Theano of Crotone (//; Greek: Θεανώ; fl. 6th-century BC) is the name given to perhaps two Pythagorean philosophers. She has been called the pupil, daughter or wife of Pythagoras, although others made her the wife of Brontinus. Her place of birth and the identity of her father are just as uncertain, leading some authors to suggest that there was more than one person whose details have become merged (these are sometimes referred to as Theano I and Theano II). A few fragments and letters ascribed to her have survived which are of uncertain authorship.
Little is known about the life of Theano, and the ancient sources are confused. According to one tradition, she came from Crete and was the daughter of Pythonax, but others said she came from Crotone and was the daughter of Brontinus. She was said by many to have been the wife of Pythagoras, although another tradition made her the wife of Brontinus. Iamblichus, in an attempt to resolve the confusion, refers to Deino as the wife of Brontinus.
The children variously ascribed to Pythagoras and Theano included three daughters, Damo, Myia, and Arignote, and a son, Telauges. Suda writes that her children with Pythagoras were Telauges, Mnesarkhos, Myia and Arignote.
The writings attributed to Theano were: Pythagorean Apophthegms, Female Advice, On Virtue, On Piety, On Pythagoras, Philosophical Commentaries, and Letters. None of these writings have survived except a few fragments and letters of uncertain authorship. Attempts have been made to assign some of these fragments and letters to the original Theano (Theano I) and some to a later Theano (Theano II), but it is likely that they are all pseudonymous fictions of later writers, which attempt to apply Pythagorean philosophy to a woman's life. The surviving fragment of On Piety concerns a Pythagorean analogy between numbers and objects; the various surviving letters deal with domestic concerns: how a woman should bring up children, how she should treat servants, and how she should behave virtuously towards her husband.
According to Thesleff, Stobaeus, and Heeren, Theano wrote in On Piety:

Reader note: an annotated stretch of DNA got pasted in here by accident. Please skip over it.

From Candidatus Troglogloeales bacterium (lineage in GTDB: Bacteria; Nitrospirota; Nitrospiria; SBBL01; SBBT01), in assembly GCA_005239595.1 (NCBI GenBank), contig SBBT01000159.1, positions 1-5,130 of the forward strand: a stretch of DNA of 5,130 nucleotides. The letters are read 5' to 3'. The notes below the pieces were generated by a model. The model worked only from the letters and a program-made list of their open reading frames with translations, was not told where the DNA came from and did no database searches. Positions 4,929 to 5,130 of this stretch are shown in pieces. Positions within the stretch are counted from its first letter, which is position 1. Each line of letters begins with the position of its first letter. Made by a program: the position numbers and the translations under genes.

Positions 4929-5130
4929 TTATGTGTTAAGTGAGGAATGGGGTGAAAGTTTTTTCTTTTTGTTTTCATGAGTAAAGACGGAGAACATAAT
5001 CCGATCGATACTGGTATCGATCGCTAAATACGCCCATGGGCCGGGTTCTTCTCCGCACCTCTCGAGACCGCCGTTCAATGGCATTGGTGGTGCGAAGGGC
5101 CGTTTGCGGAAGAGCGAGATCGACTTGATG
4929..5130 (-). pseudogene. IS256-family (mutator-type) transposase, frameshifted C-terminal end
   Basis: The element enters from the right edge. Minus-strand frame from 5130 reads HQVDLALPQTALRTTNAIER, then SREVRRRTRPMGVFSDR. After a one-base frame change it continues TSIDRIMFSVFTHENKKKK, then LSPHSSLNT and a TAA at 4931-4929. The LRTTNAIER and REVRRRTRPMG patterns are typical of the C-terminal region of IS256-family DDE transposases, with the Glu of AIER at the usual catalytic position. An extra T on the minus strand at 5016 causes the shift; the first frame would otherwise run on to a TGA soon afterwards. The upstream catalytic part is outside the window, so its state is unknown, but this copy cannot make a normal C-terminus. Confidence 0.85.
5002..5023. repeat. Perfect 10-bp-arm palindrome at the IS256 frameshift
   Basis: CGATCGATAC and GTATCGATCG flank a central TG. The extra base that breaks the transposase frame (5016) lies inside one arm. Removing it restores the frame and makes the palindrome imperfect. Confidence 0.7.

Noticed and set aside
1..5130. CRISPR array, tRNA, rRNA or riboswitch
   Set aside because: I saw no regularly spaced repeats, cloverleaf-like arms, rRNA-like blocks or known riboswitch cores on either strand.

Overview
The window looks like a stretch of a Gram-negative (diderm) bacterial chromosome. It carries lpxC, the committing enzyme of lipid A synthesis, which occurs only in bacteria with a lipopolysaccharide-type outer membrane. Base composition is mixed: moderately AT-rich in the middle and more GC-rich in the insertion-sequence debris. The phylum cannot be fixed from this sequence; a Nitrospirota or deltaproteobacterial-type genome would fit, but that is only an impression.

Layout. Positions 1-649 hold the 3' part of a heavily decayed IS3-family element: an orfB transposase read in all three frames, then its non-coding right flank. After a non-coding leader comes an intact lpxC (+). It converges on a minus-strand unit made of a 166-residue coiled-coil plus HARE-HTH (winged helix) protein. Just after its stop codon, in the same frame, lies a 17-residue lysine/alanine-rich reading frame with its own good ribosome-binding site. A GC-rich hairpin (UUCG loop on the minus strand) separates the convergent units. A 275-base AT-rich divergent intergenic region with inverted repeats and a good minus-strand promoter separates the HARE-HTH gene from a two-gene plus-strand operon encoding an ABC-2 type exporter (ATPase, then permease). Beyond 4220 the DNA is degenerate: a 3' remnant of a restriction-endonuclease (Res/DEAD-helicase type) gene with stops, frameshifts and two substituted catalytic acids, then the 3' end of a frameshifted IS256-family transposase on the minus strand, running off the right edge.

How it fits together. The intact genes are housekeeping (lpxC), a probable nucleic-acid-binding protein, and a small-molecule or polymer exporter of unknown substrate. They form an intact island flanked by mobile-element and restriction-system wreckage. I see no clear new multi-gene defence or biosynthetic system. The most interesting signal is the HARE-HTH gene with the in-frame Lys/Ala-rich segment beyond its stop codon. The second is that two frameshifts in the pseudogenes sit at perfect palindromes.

I have learned that many of the Greeks believe Pythagoras said all things are generated from number. The very assertion poses a difficulty: How can things which do not exist even be conceived to generate? But he did not say that all things come to be from number; rather, in accordance with number – on the grounds that order in the primary sense is in number and it is by participation in order that a first and a second and the rest sequentially are assigned to things which are counted.
Although some sources have claimed that Theano wrote about either the doctrine of the golden mean in philosophy, or the golden ratio in mathematics, there is no evidence from the time to justify this claim.
- M.E. Waithe (1987). A History of Women Philosophers: Volume I: Ancient Women Philosophers, 600 B.C.-500 A.D. p. 12. ISBN 9789024733484.
- Plant, Ian Michael (2004). Women writers of ancient Greece and Rome: an anthology. University of Oklahoma Press. p. 68. ISBN 978-0-8061-3621-9.
- Porphyry, Life of Pythagoras, 4
- Suda, Theano θ84
- Diogenes Laërtius, viii. 42-3
- Suda, Pythagoras π3120
- Suda, Theano θ83
- Iamblichus, On the Pythagorean Life, 132
- Suda Encyclopedia, th.84
- Ian Michael Plant, (2004), Women writers of ancient Greece and Rome: an anthology, page 69. University of Oklahoma Press
- Mary Ellen Waithe, A History of Women Philosophers. Volume 1, 600 BC-500 AD. Springer
- Voula Lambropoulou, Some Pythagorean female virtues, in Richard Hawley, Barbara Levick, (1995), Women in antiquity: new assessments, page 133. Routledge
- Deakin, Michael A. B. (2013), "Theano: the world's first female mathematician?", International Journal of Mathematical Education in Science and Technology, 44 (3): 350–364, doi:10.1080/0020739X.2012.729614
- Kai Brodersen, Christoph M. Wieland, (2010), Theano: Briefe einer antiken Philosophin. Greek/German. Reclams Universal-Bibliothek 18787, Stuttgart. ISBN 978-3-15-018787-6
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